By Elsa Maxey
It’s going to cost more up front for Fort Bend County to use a card payment solution to pay jurors. In fact, it will now cost over twice as much. Fort Bend County Commissioners last week authorized spending close to $24,000 instead of the estimated $11,000 the county currently spends annually by going to a new payment solution system to pay jurors, “a more efficient way to pay jurors,” said County Auditor Ed Sturdivant.
Precinct 2 County
Commissioner Grady Prestage presided over the court’s regular meeting during Judge Bob Hebert’s absence as it was stated he was out of town.
Under the county’s present juror compensation system, checks are mailed, most of them for six dollars for the one day that prospective jurors spend at what is pejoratively referred to as “the cattle call.” That’s when those summoned for jury duty show up en masse to find out whether they will be picked to serve on a jury. Most of them are not picked, but they are mailed a six dollar check, the daily pay, which is compensation for the time of doing one’s civic duty.
“The issue is that we currently pay our jurors by checks, 21 percent of the checks never clear, which gave an indication that it is not an efficient way from a juror’s perspective for payment since they are choosing not to redeem payment,” Sturdivant told commissioners. He also told commissioners that the majority of the checks are for six dollars and “do create a burden to manage.”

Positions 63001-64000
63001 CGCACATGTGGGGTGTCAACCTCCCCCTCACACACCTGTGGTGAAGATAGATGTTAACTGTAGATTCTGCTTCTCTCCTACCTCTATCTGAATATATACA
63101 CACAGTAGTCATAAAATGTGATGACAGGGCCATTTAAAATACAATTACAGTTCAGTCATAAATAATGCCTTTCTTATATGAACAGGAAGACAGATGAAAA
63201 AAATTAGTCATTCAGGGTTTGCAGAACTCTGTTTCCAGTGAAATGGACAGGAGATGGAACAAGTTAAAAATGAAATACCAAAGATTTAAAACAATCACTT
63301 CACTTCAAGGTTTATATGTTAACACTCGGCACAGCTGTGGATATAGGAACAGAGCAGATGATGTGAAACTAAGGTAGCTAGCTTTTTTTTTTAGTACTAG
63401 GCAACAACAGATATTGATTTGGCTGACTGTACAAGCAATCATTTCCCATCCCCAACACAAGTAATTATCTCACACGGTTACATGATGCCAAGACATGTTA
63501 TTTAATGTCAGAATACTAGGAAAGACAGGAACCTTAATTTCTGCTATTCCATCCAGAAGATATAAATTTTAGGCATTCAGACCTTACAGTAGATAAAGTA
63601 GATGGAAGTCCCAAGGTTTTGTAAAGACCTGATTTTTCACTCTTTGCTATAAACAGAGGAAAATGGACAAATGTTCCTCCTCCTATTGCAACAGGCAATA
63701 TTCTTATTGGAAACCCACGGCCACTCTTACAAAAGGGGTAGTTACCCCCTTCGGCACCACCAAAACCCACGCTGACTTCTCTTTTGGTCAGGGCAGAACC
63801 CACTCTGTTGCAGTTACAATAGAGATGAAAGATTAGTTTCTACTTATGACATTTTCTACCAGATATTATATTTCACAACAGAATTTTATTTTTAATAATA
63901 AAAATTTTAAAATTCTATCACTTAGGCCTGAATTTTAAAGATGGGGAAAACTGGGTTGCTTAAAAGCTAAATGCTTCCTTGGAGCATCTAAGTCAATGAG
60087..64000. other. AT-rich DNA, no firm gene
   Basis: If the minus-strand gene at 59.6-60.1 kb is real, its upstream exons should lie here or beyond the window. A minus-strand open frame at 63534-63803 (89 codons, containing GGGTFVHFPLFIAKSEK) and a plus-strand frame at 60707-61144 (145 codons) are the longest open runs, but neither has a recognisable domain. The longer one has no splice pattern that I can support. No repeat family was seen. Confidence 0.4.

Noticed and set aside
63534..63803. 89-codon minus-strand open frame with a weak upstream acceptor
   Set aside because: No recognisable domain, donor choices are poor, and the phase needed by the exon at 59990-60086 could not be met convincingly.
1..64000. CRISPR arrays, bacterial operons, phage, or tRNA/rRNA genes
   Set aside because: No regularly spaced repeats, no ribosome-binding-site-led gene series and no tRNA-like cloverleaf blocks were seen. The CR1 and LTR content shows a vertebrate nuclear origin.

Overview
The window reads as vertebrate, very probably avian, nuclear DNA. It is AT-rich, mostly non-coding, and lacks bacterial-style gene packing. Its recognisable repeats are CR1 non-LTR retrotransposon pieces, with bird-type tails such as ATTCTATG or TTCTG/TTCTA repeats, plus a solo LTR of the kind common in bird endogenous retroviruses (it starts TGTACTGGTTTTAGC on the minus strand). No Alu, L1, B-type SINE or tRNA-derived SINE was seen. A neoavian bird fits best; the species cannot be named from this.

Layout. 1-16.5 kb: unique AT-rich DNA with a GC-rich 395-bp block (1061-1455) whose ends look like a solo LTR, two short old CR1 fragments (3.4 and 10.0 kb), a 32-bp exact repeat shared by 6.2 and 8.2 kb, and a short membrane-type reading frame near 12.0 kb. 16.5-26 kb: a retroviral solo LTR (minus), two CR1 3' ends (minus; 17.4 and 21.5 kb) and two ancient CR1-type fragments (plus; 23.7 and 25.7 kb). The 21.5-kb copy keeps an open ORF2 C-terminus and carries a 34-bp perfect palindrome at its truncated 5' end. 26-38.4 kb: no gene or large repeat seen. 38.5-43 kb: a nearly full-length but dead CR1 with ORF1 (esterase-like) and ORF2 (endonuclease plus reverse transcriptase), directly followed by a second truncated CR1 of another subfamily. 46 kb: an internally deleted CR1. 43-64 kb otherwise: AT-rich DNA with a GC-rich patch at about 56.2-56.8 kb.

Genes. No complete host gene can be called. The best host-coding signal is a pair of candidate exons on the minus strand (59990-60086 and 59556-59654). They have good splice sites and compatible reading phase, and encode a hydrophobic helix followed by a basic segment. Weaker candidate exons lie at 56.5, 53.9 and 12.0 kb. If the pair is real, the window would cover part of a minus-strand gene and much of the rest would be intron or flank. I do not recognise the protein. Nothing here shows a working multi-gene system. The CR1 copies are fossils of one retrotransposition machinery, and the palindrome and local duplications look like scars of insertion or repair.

In spite of the doubling of the cost to pay jurors, Sturdivant said “we expect a redemption rate of 95 percent plus,” based on the feedback from payment processors, which are credit card companies. “So, (it’s) a more efficient process to pay our jurors,” he said.
“But the reason that we are willing to go from an $11,000 expense to a $24,000 expense is that (for) the $11,000 expense in order to meet all the auditing requirements,” queried Precinct 4 Commissioner James Patterson, is that “you have to have a lot of staff,” and “this other way, there is no staff involved,” and “we feel that we will save that differential.”
“And other resources in the county,” added Sturdivant. “Otherwise, there’s no reason to do this,” further queried Commissioner Patterson. Both of his statements were affirmed by Sturdivant.
One Fort Bend County resident, aware of the newly authorized system costing over twice as much up front than the former one asked, “why can’t the county just give out the six dollars in cash to jurors when they leave the first day of jury duty when they weren’t picked?” Although it may sound like a simple solution, would it work?
Sturdivant said, “We are actually looking at a couple of options right now.” So there still may be time for yet another more efficient solution.